Metadata, which literally means "data about data," isn't a new idea by any means. Library catalogs are good examples of long-established metadata systemsthe data is what lies between the covers of the book, while the metadata includes information about the bookwho wrote it, who published it, when both parties did so, what it's about, and where in the library it's located, for starters.
Metadata isn't new to photography either. Photojournalists have long relied on the metadata properties specified by the IPTC (International Press Telecommunications Council) to make sure that their images get delivered correctly with the appropriate photo credit. But two factors are bringing metadata to the front burner for all photographers, not just photojournalists.
Digital captures are already rich in metadata straight out of the camera, but one of the problems that has plagued early adopters has been a plethora of proprietary and often incompatible methods of writing and storing metadata. This is an ongoing battle.
The EXIF (Exchangeable Image File Format) "standard," for example, is sufficiently vague that the exchangeability pretty much applies exclusively to JPEGs. Camera vendors are allowed a great deal of freedom ("too much freedom" is a phrase I rarely use, but it applies here) to use private proprietary fields in EXIF to encode important information.
For example, it seems to bring no conceivable benefit to Nikon shooters if the image White Balance settings are recorded by the camera in such a way that only Nikon software can read them directly, but that's how some current Nikon cameras work. This is not to single out Nikonthere's more than enough blame to go around, and almost every vendor who produces cameras that shoot raw does something similar with one or another piece of metadata.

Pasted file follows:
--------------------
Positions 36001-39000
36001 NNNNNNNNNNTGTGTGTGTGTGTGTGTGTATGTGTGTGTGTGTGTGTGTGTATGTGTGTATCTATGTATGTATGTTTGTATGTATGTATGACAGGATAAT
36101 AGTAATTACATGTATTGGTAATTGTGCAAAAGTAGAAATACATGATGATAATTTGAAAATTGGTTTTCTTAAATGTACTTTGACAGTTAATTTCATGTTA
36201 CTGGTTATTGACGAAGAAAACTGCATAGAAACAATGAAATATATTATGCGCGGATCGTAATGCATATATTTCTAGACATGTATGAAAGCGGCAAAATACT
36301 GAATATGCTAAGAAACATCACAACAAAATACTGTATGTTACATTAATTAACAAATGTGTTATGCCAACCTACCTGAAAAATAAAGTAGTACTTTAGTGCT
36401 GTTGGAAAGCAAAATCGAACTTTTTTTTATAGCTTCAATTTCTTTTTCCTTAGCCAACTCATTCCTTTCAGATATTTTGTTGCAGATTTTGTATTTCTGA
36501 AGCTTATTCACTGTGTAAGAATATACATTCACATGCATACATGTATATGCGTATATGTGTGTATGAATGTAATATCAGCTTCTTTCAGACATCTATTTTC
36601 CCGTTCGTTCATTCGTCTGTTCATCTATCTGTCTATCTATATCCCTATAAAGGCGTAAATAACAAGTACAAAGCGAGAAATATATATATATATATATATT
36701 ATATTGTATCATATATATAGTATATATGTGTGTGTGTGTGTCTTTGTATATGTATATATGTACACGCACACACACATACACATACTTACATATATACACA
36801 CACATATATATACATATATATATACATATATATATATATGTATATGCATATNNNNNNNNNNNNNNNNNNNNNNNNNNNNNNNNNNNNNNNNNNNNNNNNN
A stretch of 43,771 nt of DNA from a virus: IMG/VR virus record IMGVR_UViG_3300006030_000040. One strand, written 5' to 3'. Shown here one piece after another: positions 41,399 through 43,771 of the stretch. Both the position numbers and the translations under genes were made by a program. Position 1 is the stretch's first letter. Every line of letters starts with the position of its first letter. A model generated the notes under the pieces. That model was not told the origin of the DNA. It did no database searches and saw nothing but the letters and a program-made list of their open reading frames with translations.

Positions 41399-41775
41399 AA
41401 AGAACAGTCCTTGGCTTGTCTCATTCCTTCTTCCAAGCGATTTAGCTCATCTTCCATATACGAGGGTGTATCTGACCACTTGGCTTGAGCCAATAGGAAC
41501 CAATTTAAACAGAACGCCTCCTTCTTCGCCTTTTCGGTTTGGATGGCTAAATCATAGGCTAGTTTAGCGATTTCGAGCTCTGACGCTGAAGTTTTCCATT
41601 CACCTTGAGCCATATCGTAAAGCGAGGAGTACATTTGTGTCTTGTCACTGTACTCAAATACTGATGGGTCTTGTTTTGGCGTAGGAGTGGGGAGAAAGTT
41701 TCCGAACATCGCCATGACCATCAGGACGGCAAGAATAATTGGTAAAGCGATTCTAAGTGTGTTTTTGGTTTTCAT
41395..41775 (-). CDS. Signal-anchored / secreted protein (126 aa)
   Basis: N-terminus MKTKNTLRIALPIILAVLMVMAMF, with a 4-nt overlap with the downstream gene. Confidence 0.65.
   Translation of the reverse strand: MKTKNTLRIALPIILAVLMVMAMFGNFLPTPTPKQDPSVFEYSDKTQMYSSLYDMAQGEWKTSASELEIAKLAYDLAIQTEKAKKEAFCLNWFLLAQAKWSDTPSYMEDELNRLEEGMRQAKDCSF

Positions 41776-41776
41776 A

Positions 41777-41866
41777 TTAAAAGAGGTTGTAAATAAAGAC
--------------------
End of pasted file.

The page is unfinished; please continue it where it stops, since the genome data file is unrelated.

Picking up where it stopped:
Moreover, the EXIF standard contains quite a few redundancies: ExposureTime and ShutterSpeedValue tags both record the same information but use different encodings, as do the FNumber and ApertureValue tags. Some vendors use one, others use the other, entirely at their own whimin short, the EXIF standard is a textbook example of what happens when a group of vendors whose sole aim in life is to compete with one another get together to make a standard.
Bridge's metadata panel tries to protect you from the EXIF mayhem by always reporting values consistentlyfor example, it always reports an Exposure value as shutter speed and aperture setting. If you need to see the original EXIF data, or if you're simply wondering why some other image browser doesn't report things in exactly the same way, you can see the original untranslated EXIF data by choosing File Info from either Bridge's or Photoshop's File menu, then clicking Advanced and opening the EXIF properties listsee Figure 8-1.
Figure 8-1. Metadata mayhem
File Info's EXIF properties list in the Advanced panel shows the raw EXIF metadata.
Bridge's Metadata panel translates the raw EXIF metadata into a more friendly and more useful format.
The intent here isn't to beat up on the camera vendors (well, not much), but rather to demonstrate just how badly we need a standard framework for handling metadata as well as pixel data. That's why XMP is so important to the future not only of photography, but of all the enterprises that consume photography: XMP is to metadata what DNG is to raw pixel dataa great idea waiting to happen. Until such time as XMP (or some other standard that's really standardized) comes into play, we're all pioneers, and recognizable as such by the collection of arrows protruding from our backs!